Back in June, ZEN Studios launched Planet MiniGolf exclusively on the PlayStation Network. Just a couple of weeks ago they came back to the title with a free PlayStation Move update to the core game, as well as some brand new DLC that adds a whole new official golf course into the mix. Here’s our look at the basic game, as well as at the update and new course.
It’s not unusual to find minigolf video games, but it’s a bit harder to find minigolf games that are full featured and that are actually fun to play. Planet MiniGolf excels in both of those areas by providing many options in all areas and for all types of players. Straight out of the download, the game offers four course locales: Ancient Valley, Polar Station, Soho, and Buccaneer’s Hideout. Each course features a variety of golf holes distributed through several levels of difficulty, and each course is uniquely themed with special environments and obstacles you’ll only find in those areas. Once I got the feel for putting, the difficulty settled into a comfortable ramp up from Warm-Up through Wacky and Extreme. The courses look great, too, with lots of color and cartoon-style obstacles to navigate.
The five golfers that come with the game are as varied as the courses. Players can select their character from several archetypes ranging from a little girl to a big, burly dude. The characters respond appropriately to how well you’re playing with animated fist pumps, leaps, and defeated sobs.
I’m a sucker for the carrot-and-stick mentality in video games, and that’s one of the things I love about Planet MiniGolf. On its own, it’s a fun and well executed golfing game, but ZEN threw in a bunch of clever unlockables that keep me playing over and over, just to grab one more key. The game features the usual PlayStation trophies (4 bronze, 5 silver, and 1 gold here), but it also includes a badge system. As you play through the holes, you will unlock bronze, silver, and gold badges for doing various things like nailing a long shot or getting a hole in one. These badges accumulate and grant you keys of matching colors. You then can take those keys into the character customization screens to unlock add-ons for your golfer with locks that match your key colors. I’ve spent a lot of time in there buying new outfits, hairstyles, clubs, and balls for my characters. Yes, I like playing dress-up with my little digital people.
Having a good unlockable system wouldn’t mean much without the gameplay to back it up, and this is another area where Planet MiniGolf really works well. It’s no secret that golf games can be unwieldy beasts when they’re not handled the right way. And further, “the right way” tends to mean different things to different players. Some people prefer a triple click system for swinging their golf club while others might like a simpler push-button-and-release interface. Planet MiniGolf takes all of these interface methods into consideration and gives the best of all worlds by letting the players choose between control schemes. The initial game provides three control options: Easy (press the X button, hold, and release it to strike the ball with variable force), Direct (pull back on the analog stick and then push forward to strike with variable force), and 3-Click (press X once to start the swing, again to determine the force, and again to determine accuracy).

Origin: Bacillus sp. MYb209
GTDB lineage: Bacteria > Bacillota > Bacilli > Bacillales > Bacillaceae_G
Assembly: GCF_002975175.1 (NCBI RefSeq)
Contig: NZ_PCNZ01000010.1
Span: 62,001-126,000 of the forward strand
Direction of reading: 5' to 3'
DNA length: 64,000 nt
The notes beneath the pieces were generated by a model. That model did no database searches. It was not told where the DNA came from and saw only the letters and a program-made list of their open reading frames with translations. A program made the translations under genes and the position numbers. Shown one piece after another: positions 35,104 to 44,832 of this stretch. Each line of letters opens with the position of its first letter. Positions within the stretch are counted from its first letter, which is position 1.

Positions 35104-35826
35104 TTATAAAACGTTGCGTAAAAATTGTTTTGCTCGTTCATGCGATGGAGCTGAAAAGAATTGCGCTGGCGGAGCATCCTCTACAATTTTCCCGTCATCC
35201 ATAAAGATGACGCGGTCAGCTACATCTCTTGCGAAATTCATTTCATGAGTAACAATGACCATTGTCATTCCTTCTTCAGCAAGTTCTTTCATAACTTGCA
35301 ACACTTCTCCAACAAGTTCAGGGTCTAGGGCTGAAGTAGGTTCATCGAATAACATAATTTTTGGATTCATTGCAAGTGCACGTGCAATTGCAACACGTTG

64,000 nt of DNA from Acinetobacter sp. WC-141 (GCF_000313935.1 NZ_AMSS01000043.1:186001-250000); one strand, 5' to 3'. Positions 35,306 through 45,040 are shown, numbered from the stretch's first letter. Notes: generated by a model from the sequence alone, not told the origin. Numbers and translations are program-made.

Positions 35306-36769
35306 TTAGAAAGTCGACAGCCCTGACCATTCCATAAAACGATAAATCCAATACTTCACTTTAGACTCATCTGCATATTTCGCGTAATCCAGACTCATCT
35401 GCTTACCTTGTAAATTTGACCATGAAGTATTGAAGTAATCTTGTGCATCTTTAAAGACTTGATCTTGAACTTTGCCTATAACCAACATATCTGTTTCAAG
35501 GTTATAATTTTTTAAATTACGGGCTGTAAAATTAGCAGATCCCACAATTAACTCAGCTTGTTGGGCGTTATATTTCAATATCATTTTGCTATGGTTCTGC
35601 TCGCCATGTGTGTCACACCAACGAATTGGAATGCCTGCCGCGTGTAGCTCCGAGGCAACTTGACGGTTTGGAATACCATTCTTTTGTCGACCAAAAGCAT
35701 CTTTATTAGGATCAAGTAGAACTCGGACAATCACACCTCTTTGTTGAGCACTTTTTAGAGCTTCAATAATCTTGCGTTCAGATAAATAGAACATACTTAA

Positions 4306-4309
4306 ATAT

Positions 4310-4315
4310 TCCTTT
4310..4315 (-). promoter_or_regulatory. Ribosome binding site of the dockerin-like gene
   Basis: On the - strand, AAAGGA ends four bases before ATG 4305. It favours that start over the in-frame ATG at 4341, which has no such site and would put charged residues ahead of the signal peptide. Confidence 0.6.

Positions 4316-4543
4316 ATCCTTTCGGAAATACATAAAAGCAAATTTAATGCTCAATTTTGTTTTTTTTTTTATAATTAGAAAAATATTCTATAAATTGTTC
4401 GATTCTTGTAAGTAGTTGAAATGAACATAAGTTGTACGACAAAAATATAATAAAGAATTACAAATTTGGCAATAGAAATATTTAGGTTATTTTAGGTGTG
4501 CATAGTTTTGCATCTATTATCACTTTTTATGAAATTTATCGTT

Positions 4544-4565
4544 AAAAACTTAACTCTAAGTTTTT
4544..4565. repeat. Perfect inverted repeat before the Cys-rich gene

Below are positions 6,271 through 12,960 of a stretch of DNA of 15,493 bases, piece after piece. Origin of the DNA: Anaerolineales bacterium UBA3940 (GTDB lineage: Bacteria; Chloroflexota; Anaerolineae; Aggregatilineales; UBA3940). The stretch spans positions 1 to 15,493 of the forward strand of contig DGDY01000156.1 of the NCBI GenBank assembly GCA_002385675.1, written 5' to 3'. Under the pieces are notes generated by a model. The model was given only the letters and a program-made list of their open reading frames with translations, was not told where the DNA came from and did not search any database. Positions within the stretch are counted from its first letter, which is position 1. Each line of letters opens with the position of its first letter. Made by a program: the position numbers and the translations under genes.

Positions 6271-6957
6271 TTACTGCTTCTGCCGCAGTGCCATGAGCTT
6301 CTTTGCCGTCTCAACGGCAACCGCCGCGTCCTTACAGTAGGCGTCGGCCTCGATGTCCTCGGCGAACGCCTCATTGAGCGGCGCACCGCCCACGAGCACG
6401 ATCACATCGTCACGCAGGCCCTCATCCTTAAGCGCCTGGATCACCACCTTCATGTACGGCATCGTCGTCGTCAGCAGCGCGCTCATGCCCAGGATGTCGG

The new and free update to the game provides PlayStation Move capabilities, making Planet MiniGolf one of the first PlayStation Network games to embrace the new motion peripherals. Move integration is smooth and intuitive, allowing players to make natural putting motions to hit the ball. As an extra incentive to use the motion controls, going the Move route adds a 3x multiplier to your golfer’s Style score on each swing.
All the control methods are responsive and provide good feedback on the course. The 3-Click method definitely seems to be the most challenging, but all methods have a brief learning curve you’ll need to pass before the putting becomes natural.
ZEN could have been content to ship the game with the four packed-in courses and to fill out the rest of the roster with DLC packs later, but they took a step down the LittleBigPlanet path by including some awesome tools for building your own courses. This is probably my favorite thing about the game, as I’m a sucker for all kinds of customization in games (not just for dressing up my little digital people). The course creation tools are flexible and easy to jump into, and making courses and holes even snags you a few more trophies. Once you’ve made a course, you can publish it for all to play, and it will become a part of the game’s player-created archive. At the time of this review, there are 1,970 player made courses and 31,966 player made holes available for free download and play. That’s a lot of minigolf.
At the same time ZEN patched Move controls into the main game, they also dropped the new Stronghold Island DLC onto the PlayStation Network. Stronghold Island is a new course pack that adds a medieval / fantasy themed minigolf course into Planet MiniGolf. The new holes are cleverly designed and introduce some new elements like knights with swinging axes and dragons into whose mouths you have to knock your ball. The difficulty matches that of the courses in the original release, and the fantasy theming is so much fun that this new course quickly became my favorite of the official packs. Stronghold Island also adds four new trophies into the mix, all specific to this new course.
If you’re itching for some minigolf action on your PS3 or just want to try out your new Move controller on some more games, you can’t go wrong with Planet MiniGolf. The main game is available on the PlayStation Network for $9.99, and you can add Stronghold Island for an additional $2.49.